In this situation, it’s best to give your cat a little bit of food to nibble on before you feed her, like a treat or a small portion of her meal. If your cat is prone to vomiting before meals, try giving her a treat ahead of time so the hydrochloric acid she’s producing will have something to work on. This will decrease GI irritation and should resolve the vomiting as well.
If you’re not sure whether your cat has hairball issues, look for cylindrical plugs that appear on your floor in a pool of fluid.
Cats with long hair and those that groom themselves will need some help to reduce the amount of hair they are swallowing.
You’ll need to brush your cat, and you can also facilitate hair passage through your cat with a bit of fiber added to the diet or a petroleum free hairball remedy.
Brushing and even shaving down very hairy cats can dramatically reduce the amount of hair swallowed, and therefore the amount of hairballs your kitty must contend with.
If your cat’s pancreas doesn’t produce enough lipase, protease, and amylase, this can create a chronic or acute low-grade case of pancreatitis (inflammation of the pancreas).
Adding a digestive enzyme to your cat’s diet is like buying insurance. You may never need it, but it’s always good to have. If your cat’s pancreas is properly producing enzymes, adding additional enzymes to the food is not a problem.
However, if your cat’s pancreas is not secreting sufficient enzymes, supplementing is a great way to assure she’ll have needed enzymes to process the meal you’re feeding her.
Other Reasons Cats Throw Up:
Poisoning is a common cause of sudden vomiting in cats. If your cat suddenly starts throwing up – especially if she doesn’t do it often – you should be concerned she has ingested something toxic.
Common household toxins for cats are plants. If your kitty likes to eat your houseplants, she’s probably trying to compensate for a lack of certain nutrients.
Supplying your kitty with cat grass (wheat grass) is one way to offer her some living foods, and it might be enough to keep her away from potentially toxic household plants.
Other things poisonous for kitties include chemical herbicides, pesticides, and household cleaners. These will cause vomiting if ingested.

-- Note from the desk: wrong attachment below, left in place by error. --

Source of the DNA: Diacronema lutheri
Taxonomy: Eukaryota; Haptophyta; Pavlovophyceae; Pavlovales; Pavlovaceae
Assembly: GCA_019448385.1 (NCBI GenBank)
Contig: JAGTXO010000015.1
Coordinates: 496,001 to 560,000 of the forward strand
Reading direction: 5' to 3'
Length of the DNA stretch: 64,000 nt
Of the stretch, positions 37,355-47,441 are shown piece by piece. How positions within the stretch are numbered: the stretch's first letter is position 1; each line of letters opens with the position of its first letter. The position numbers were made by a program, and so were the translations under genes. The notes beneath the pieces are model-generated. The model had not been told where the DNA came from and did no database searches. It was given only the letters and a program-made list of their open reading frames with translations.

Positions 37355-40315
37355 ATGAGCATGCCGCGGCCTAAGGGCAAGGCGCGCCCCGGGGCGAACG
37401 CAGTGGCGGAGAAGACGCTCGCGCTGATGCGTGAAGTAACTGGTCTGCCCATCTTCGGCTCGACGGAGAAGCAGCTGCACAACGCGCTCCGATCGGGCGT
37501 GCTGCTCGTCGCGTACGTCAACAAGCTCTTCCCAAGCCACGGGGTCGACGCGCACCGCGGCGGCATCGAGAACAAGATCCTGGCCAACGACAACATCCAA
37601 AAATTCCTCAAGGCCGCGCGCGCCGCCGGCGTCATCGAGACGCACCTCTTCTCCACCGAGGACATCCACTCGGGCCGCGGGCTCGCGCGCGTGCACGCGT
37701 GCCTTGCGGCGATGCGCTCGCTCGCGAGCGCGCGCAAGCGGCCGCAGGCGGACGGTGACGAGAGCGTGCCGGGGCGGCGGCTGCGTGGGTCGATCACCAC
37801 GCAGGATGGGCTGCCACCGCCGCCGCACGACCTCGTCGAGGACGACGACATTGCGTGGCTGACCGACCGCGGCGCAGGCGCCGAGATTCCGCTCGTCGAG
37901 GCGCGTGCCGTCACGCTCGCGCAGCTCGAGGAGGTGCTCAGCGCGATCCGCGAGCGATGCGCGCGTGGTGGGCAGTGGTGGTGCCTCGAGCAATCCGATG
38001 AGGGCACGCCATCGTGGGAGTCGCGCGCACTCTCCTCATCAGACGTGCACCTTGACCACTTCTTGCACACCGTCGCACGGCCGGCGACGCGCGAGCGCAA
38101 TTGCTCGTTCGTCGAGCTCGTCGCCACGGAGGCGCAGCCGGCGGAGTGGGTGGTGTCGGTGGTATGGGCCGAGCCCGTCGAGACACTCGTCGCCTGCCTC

If you suspect your cat has ingested a poison, you should immediately call the ASPCA Poison Control Hotline at 1-888-426-4435.
Cats will also vomit due to inflammatory bowel disease, which encompasses conditions like irritable bowel syndrome (IBS), gastritis, enteritis, colitis, and pancreatitis. Chronic GI inflammation in your kitty which often features intermittent vomiting, can lead to GI lymphoma. GI cancers can also cause vomiting.
Metabolic disorders like hyperthyroidism often up-regulate a cat’s metabolism, causing her to vomit.
also, organ disease or a malfunctioning organ such as the liver or kidneys will also cause vomiting in animals.
GI Testing for Your Cat:
Throwing up is not normal for cats, despite what you might have been told by your veterinarian or other cat owners. Vomiting is a sign that something is not right inside your pet’s body.
The only animals that vomit regularly as part of their biology are vultures. Cats and other mammals should not throw up on a regular basis.
If you have a cat that throws up intermittently, please visit your vet to investigate potential causes. If you happen to have a vet who thinks it is normal for cats to throw up, you may want to find another vet – preferably an integrative or holistic practitioner.
Your vet should first rule out all the serious causes for vomiting, such as hyperthyroidism or organ disease.
The next step might be to consider a functional GI test, using a blood sample. This can help determine if your cat is dealing with malabsorption and maldigestion, a disease of the small intestine, or some other problem that might be causing the vomiting.
Of utmost priority is to find the underlying cause of the vomiting so that the vomiting subsides, and your cat becomes as healthy as possible.